Every day we scan news headlines and social media for items of interest to the field of suicide prevention. Here’s what we found last week:

Why doctors are leery about seeking mental health care for themselvesWashington Post
Jan. 7, 2017
A recent survey of 2,000 American physicians showed that about half of those surveyed “met criteria for a mental health disorder” but did not seek treatment. The physicians surveyed listed the reasons why they had not sought treatment, one of which was the stigma. Another reason, though, was the fact that 90% of medical licensing applications ask doctors about their mental health. “Such questions are intended to protect the public, based on the idea that impaired or distressed physicians could endanger patients. A physician having hallucinations, for example, might not be able to focus or practice safely.Yet because applications can be used by medical boards to restrict licensing or mandate treatment, these questions may actually encourage silence.”

Military watchdog calls for better transition services after murder-suicide in Nova ScotiaGlobal
Jan. 5, 2017
Military Ombudsman Gary Walbourne responded to the murder-suicide in Nova Scotia last week, carried out by a veteran, Lionel Desmond, who died by suicide and killed three of his family members. Walbourne says that the deaths “underscore the military’s responsibility to ensure that when members rejoin their communities, the support they need is already in place.” Desmond was treated for PTSD at a joint personnel support unit before his release from the military in July 2015, but was unable to “secure further treatment” after moving home.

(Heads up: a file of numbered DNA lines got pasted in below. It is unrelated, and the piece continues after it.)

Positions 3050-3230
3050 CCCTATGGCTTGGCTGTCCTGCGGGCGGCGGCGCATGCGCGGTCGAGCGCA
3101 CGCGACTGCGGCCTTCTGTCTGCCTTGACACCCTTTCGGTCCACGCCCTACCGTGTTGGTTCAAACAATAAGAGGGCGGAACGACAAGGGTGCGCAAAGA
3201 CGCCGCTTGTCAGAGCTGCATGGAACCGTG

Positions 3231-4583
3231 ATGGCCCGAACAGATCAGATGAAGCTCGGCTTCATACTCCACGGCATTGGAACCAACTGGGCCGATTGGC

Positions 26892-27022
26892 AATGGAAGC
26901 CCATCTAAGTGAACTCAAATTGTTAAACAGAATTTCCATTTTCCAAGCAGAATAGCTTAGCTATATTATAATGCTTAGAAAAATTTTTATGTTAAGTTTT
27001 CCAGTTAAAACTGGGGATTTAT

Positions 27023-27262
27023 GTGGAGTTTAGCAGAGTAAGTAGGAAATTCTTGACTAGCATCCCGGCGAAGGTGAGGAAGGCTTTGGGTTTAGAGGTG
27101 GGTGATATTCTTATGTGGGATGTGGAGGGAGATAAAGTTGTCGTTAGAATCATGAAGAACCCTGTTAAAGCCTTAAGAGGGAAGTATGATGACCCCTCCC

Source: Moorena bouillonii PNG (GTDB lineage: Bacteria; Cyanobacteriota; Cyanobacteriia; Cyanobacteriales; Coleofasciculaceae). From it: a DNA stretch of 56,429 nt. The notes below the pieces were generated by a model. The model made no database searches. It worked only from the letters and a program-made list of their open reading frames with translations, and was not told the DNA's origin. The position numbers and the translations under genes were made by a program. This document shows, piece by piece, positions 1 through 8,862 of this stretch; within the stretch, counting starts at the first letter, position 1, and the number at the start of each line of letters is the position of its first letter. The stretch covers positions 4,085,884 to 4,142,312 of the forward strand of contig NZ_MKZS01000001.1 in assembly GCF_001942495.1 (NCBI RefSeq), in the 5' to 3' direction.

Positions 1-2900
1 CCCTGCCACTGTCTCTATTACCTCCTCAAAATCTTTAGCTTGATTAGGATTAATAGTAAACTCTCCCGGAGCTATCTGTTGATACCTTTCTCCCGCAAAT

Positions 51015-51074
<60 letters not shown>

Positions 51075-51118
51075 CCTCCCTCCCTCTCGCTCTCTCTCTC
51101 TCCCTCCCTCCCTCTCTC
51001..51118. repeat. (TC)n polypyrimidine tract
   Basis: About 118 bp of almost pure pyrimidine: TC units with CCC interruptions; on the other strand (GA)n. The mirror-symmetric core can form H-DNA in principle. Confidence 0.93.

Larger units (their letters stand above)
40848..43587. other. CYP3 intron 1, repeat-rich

UBC to honour goalie who died by suicideCTV News
Jan. 6, 2017
Laura Taylor, goalie for the UBC Thunderbird’s women’s hockey team, died by suicide last year after struggling with mental health issues, including bipolar disorder and depression. An event at UBC will honour her life and open up a dialogue about mental illness. “Her sister, Heather Taylor, says when Laura died they had to make a decision to do what they could to ensure this didn’t happen to another family.”

When there’s no therapist, how can the depressed find help?NPR
Jan. 5, 2017
Indian nonprofit group Sangath is finding new and innovative ways to help people in India receive mental health care. One approach is to train laypeople to become counsellors – in just 40 hours. Counsellors are trained to listen to people, and assign specific tasks to their patients. This story follows that of Deepali Vishwakarma, who is a lay counsellor in her community. “She’s been trained to listen and to assign specific tasks to her patients. She might tell someone who’s feeling really low to go for a daily walk, or go out and play soccer, or work in the garden or listen to the radio. For depression, it means thinking about anything other than that paralyzing howling tempest. For schizophrenia, it means helping people, many of whom are on medication, adjust to living in society.” Lay counsellors are available in two Indian states, but Parliament is “considering a plan” that could mean lay counsellors, or other forms of open mental health care, for all communities. Lay counsellors do consult with doctors who “do the initial diagnosis and help with the training program.”

Gun owner groups, health professionals team up to prevent suicidesHarvard School of Public Health
Jan. 3, 2017
A new movement has brought gun shop owners, firearm instructors, and gun rights stakeholders together to help prevent gun-related suicides. “It really doesn’t matter what your political ideology is or whether you’re an avid gun rights supporter,” said Mary Vriniotis, who is part of the movement. “When it comes to preventing firearm suicides, there’s tremendous common ground.”

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